Nearly one in four people who have a heart attack go on to have a second one, but the right foods can significantly improve the odds of a long and healthy life. More than 20 years ago, the Lyon Diet Heart Study broke new ground by testing the effects of two diets in a group of 605 men and women who had suffered a heart attack. During a period of nearly four years, it found that compared to the usual recommended low-fat diet, a Mediterranean diet reduced second heart attacks, strokes, hospitalizations, and deaths by 73 percent.
This study was unique in that it looked at people after a heart attack. Many other studies have found that the Mediterranean diet is effective in preventing heart disease.
With nearly a thousand patients in his practice, Steven Masley, MD, has found that a modified version of the Mediterranean diet— incorporating additional research on food and heart function—has restored circulation, blocked further growth of plaque, and even reversed heart disease.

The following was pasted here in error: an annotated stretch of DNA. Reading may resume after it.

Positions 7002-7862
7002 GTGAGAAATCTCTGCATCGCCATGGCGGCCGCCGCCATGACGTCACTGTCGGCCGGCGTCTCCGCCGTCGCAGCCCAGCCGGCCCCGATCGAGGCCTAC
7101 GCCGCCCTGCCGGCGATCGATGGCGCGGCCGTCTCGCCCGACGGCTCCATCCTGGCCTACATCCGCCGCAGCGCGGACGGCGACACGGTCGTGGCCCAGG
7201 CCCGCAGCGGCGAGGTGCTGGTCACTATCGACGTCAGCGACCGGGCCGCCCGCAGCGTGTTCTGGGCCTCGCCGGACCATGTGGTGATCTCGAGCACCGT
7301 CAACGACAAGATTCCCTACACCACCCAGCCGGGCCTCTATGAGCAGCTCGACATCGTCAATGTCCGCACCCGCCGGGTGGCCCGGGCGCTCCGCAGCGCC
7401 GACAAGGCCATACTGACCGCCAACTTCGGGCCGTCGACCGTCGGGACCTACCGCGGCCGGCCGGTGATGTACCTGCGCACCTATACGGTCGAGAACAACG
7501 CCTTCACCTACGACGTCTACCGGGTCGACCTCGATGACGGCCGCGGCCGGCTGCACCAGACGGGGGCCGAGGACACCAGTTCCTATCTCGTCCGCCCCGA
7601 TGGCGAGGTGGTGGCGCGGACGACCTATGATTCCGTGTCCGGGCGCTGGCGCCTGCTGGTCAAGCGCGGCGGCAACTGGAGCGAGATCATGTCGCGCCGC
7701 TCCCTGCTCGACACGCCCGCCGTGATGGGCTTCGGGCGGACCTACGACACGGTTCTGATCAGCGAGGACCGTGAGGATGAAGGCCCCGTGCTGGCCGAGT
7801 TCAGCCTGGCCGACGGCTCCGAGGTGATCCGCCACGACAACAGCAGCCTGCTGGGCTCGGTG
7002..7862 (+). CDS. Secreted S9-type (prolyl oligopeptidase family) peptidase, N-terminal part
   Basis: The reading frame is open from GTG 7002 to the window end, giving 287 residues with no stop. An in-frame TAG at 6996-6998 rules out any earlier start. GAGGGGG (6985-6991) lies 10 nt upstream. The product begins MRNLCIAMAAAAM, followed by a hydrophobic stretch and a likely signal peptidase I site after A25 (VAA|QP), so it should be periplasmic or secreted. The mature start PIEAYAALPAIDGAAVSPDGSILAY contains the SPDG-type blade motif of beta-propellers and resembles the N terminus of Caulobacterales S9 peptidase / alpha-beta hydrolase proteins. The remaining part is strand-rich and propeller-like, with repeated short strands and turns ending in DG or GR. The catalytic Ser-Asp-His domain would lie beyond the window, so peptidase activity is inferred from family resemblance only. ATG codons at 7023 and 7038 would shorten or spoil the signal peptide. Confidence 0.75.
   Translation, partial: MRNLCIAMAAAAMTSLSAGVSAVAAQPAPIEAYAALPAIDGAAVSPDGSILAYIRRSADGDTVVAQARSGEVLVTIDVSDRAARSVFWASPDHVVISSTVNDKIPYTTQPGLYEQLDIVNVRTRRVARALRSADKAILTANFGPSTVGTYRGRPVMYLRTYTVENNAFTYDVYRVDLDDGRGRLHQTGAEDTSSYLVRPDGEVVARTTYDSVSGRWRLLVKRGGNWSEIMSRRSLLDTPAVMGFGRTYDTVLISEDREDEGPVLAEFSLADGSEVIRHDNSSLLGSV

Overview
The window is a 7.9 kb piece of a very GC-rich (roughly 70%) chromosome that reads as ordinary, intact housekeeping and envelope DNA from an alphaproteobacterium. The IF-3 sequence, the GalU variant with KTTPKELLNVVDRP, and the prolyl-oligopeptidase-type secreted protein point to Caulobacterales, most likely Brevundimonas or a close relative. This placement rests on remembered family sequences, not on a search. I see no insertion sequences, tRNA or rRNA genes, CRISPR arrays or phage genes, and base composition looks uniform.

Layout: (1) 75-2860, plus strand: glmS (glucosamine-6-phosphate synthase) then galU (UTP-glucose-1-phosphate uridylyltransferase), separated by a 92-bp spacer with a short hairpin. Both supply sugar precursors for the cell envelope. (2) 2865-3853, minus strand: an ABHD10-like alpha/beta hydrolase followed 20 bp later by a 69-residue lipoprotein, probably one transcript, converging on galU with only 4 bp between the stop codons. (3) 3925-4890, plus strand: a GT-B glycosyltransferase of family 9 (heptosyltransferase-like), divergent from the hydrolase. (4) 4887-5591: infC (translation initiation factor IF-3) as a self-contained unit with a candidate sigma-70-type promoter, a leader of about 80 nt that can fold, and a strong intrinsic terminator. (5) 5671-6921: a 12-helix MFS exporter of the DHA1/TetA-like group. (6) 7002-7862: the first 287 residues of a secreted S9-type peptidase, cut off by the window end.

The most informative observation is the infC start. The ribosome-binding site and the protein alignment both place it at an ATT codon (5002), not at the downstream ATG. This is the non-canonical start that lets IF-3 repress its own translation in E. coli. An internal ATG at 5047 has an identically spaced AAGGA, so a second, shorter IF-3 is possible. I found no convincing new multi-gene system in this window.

The Ideal Diet
“The ideal diet is a combo of Mediterranean and low-glycemic load—cut out the bread and the rice and the pasta and the sugar to get a full benefit from the Mediterranean diet,” says Masley. “Glycemic” refers to how much different foods raise blood sugar—starchy and sugary foods that produce a bigger rise are high-glycemic.
One study tracked more than 20,000 people in Greece who ate a Mediterranean diet for 10 years. It found that those who ate the least starchy and sugary foods were 40 percent less likely to develop heart disease and 50 percent less likely to die from it.
“Cholesterol is really not the number one cause for heart attack, stroke, and cardiac death,” says Masley. “Blood sugar levels are the strongest predictors.”
What Is the Mediterranean Diet, Really?
Though highly touted by proponents of healthful eating, the Mediterranean diet is widely misunderstood as being based on platefuls of pasta. Having spent much time in Mediterranean regions and even working as a chef in France, Masley is quick to point out that pasta and other grains play a very small role in the traditional diets of the region.
Where we might eat a big plateful of pasta, a true Mediterranean serving would be one-fourth to one-sixth the amount, eaten on a small plate before a main dish of vegetables and protein. Pizza would be one thin-crust slice with a little cheese and sauce, eaten once or twice a month as an appetizer.
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